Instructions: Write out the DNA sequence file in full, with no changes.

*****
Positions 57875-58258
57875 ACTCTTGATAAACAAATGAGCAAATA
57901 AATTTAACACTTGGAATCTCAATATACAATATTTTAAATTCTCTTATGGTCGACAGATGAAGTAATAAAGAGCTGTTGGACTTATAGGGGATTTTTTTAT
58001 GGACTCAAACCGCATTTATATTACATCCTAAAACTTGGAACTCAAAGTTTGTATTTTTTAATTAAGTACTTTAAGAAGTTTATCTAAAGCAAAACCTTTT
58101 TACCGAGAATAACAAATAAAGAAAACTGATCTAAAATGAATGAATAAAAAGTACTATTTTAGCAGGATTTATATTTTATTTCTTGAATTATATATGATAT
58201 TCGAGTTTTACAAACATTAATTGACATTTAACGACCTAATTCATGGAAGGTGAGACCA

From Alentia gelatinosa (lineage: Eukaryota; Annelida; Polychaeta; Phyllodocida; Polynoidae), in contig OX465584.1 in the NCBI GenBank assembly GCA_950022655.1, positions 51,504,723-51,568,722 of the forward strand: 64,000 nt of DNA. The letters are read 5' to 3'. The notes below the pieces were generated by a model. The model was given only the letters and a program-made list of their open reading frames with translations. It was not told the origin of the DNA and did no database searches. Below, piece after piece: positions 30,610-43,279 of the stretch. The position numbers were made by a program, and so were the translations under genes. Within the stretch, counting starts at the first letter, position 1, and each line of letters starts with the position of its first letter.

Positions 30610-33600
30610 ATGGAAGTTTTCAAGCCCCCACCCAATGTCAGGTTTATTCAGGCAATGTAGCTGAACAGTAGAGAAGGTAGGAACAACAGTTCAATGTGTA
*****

Positions 57875-58258
57875 ACTCTTGATAAACAAATGAGCAAATA
57901 AATTTAACACTTGGAATCTCAATATACAATATTTTAAATTCTCTTATGGTCGACAGATGAAGTAATAAAGAGCTGTTGGACTTATAGGGGATTTTTTTAT
58001 GGACTCAAACCGCATTTATATTACATCCTAAAACTTGGAACTCAAAGTTTGTATTTTTTAATTAAGTACTTTAAGAAGTTTATCTAAAGCAAAACCTTTT
58101 TACCGAGAATAACAAATAAAGAAAACTGATCTAAAATGAATGAATAAAAAGTACTATTTTAGCAGGATTTATATTTTATTTCTTGAATTATATATGATAT
58201 TCGAGTTTTACAAACATTAATTGACATTTAACGACCTAATTCATGGAAGGTGAGACCA

From Alentia gelatinosa (lineage: Eukaryota; Annelida; Polychaeta; Phyllodocida; Polynoidae), in contig OX465584.1 in the NCBI GenBank assembly GCA_950022655.1, positions 51,504,723-51,568,722 of the forward strand: 64,000 nt of DNA. The letters are read 5' to 3'. The notes below the pieces were generated by a model. The model was given only the letters and a program-made list of their open reading frames with translations. It was not told the origin of the DNA and did no database searches. Below, piece after piece: positions 30,610-43,279 of the stretch. The position numbers were made by a program, and so were the translations under genes. Within the stretch, counting starts at the first letter, position 1, and each line of letters starts with the position of its first letter.

Positions 30610-33600
30610 ATGGAAGTTTTCAAGCCCCCACCCAATGTCAGGTTTATTCAGGCAATGTAGCTGAACAGTAGAGAAGGTAGGAACAACAGTTCAATGTGTA